Pandemic Post

Sandy Hill Somali mothers feed front-line workers

Martha Milne

20 kilograms of rice
15 kilograms of chicken
Chickpeas
Potatoes
Flour
Spices
200 samosas
200 Somali sweet buns
Somali chai tea
Buckets of Energy
Hearts full of Generosity

In remarkable times, remarkable people often get busy. Six Somali mothers living in Strathcona Heights are just such remarkable people. These women, with six Somali women from other Ottawa neighbourhoods, have been feeding COVID-19 front-line workers using the ingredients listed above.

With the help of Somali youth, meals have been delivered twice to workers at the Montfort Hospital, the Civic and General hospitals, and twice to Brewer Park’s COVID-19 assessment site and to Ottawa Public Health workers on Constellation Drive. In total, 2,000 meals have been prepared by this hardworking group, while practising strict hygiene and social distancing, and fasting for Ramadan from daybreak to sundown.

The meal preparation initiative was instigated by Ruweida Shire, a Strathcona Heights neighbour and president of the Daryeel: A Youth and Seniors Serving Centre. Volunteers at Daryeel came up with a workable plan.

From 7 a.m. to 11 a.m., “we cooked in our own homes and then delivered the food,” explained Ruweida. “Our youth helped us get the ingredients and with the deliveries too.”

All the food was donated by local Somali businesses and individuals. The Shafie Food Centre, on Russell Road, and Alta Juba Supermarket, on Albion Road, both donated halal chicken. Alhuda Restaurant, a Somali restaurant on Bank Street in Alta Vista, contributed samosas and rice. Individuals in the community also donated rice and other ingredients. The buckets of energy that made this project a resounding success were given happily and voluntarily.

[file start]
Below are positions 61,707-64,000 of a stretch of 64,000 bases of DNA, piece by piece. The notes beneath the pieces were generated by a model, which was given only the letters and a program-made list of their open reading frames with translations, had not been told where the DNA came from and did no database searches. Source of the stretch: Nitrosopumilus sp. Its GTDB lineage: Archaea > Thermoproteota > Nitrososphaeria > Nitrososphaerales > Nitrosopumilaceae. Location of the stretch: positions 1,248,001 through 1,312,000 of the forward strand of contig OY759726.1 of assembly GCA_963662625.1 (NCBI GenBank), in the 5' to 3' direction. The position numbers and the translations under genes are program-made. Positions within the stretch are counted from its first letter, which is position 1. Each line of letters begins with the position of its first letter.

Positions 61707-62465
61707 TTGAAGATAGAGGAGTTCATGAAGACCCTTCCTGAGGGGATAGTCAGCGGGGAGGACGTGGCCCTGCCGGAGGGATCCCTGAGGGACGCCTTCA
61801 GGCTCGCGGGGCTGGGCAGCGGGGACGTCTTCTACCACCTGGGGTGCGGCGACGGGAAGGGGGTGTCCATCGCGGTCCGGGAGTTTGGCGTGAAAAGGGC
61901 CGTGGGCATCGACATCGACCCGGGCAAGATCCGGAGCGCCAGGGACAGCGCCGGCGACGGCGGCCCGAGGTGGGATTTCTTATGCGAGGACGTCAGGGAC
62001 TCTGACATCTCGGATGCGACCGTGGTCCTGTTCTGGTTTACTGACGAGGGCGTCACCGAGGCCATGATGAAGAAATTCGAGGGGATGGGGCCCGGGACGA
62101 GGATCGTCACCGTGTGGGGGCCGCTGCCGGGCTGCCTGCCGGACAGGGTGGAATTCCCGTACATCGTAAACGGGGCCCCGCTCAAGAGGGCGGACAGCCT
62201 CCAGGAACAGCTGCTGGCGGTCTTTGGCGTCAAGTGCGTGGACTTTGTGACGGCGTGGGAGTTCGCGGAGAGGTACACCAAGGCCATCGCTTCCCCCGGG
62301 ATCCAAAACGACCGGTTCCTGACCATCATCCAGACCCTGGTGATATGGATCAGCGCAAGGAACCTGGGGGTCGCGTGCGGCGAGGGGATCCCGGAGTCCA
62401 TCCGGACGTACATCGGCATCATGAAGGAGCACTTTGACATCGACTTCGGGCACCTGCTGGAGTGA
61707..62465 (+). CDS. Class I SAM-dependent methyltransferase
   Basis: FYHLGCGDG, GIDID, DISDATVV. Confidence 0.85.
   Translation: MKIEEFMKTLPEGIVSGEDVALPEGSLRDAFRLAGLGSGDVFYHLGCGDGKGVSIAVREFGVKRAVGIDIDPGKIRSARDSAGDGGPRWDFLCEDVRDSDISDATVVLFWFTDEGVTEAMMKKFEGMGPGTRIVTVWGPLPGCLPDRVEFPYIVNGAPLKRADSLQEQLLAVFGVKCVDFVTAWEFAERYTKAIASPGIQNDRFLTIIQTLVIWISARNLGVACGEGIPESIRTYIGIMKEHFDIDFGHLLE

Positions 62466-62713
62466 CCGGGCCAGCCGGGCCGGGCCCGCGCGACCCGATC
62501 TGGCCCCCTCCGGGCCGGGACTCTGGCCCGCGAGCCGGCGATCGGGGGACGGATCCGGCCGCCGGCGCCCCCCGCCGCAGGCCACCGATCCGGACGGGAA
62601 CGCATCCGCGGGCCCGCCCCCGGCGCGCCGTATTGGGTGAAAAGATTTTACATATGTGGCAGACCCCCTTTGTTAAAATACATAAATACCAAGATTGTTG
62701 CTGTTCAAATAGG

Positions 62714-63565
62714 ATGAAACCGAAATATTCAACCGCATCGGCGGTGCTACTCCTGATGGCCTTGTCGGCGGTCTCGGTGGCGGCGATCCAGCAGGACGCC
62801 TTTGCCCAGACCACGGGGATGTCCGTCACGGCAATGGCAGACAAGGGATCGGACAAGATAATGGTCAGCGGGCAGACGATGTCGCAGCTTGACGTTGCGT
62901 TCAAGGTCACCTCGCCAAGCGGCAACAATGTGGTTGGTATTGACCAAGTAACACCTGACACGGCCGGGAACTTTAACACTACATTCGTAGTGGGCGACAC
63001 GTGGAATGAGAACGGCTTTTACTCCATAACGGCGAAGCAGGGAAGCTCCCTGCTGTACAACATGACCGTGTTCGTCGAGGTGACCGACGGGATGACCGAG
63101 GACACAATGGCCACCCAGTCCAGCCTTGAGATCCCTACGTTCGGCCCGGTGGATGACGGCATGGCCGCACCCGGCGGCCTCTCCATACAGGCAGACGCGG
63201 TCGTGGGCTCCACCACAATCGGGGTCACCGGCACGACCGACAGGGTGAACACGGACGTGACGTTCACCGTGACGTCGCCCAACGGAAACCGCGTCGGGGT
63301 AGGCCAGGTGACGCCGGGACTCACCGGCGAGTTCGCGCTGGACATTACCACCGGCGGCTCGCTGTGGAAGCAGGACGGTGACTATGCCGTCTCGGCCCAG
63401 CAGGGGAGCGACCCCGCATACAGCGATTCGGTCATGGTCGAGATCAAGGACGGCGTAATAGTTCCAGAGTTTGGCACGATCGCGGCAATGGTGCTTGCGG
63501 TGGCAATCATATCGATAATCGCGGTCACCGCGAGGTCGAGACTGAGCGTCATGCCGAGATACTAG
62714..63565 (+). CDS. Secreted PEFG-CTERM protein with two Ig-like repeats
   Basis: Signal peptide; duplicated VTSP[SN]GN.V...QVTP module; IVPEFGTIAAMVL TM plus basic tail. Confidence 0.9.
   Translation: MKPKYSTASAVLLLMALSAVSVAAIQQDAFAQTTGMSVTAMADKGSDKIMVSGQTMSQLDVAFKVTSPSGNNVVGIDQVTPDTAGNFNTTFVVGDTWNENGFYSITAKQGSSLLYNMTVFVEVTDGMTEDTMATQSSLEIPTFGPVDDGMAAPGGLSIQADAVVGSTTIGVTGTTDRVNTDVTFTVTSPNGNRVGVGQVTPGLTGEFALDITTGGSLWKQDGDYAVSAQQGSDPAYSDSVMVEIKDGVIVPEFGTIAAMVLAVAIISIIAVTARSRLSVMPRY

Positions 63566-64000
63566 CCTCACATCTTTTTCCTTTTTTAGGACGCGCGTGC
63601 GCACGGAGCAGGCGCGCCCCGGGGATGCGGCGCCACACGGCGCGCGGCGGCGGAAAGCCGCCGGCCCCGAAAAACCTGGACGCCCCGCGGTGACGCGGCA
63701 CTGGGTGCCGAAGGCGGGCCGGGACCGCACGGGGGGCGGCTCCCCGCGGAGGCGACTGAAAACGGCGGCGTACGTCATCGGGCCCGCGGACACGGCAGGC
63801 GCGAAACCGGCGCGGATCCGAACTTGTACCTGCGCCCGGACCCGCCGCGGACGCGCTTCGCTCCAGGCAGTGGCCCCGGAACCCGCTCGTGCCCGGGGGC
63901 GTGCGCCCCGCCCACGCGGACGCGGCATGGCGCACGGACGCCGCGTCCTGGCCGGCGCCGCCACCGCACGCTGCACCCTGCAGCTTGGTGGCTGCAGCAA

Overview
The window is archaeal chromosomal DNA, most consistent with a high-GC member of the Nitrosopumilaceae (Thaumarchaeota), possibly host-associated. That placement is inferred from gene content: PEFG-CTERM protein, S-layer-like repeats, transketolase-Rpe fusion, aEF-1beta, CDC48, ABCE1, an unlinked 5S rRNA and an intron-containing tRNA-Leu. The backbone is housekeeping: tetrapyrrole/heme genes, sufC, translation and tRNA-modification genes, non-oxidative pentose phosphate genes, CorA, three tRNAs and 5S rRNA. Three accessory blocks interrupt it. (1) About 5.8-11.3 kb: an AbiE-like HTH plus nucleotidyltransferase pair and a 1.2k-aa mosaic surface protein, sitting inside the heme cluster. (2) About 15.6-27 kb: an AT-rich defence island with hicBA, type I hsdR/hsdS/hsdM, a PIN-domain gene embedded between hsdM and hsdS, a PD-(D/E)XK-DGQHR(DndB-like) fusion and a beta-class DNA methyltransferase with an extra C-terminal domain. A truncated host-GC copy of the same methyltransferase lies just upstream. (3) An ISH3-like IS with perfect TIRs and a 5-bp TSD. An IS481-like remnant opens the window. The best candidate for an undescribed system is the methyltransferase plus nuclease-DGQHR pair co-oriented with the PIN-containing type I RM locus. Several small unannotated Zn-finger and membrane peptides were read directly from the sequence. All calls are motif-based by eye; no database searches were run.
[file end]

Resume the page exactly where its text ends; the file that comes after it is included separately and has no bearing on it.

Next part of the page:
What prompted Ruweida and her team to take on such a huge undertaking?

“I know a lot of people at the hospitals. We wanted to do something,” said Ruweida. “A lot of these front-line workers are mothers too. The workers in the hospital need to know we want to help. They need to know we are praying for them and that they are not alone.”

The gratitude expressed by the workers when the food was delivered was heart-warming. “One lady at the General Hospital cried when she saw the food. She couldn’t believe it,” said Ruweida. “They were so happy.”

Ruweida agreed to share the story of these remarkable women and their gift of food only after understanding that this “good news story” would help others during these pandemic times. “In our religion, whatever we give or do for others, we don’t show off,” said Ruweida.

“The giving comes from our hearts.” Hearts full of generosity!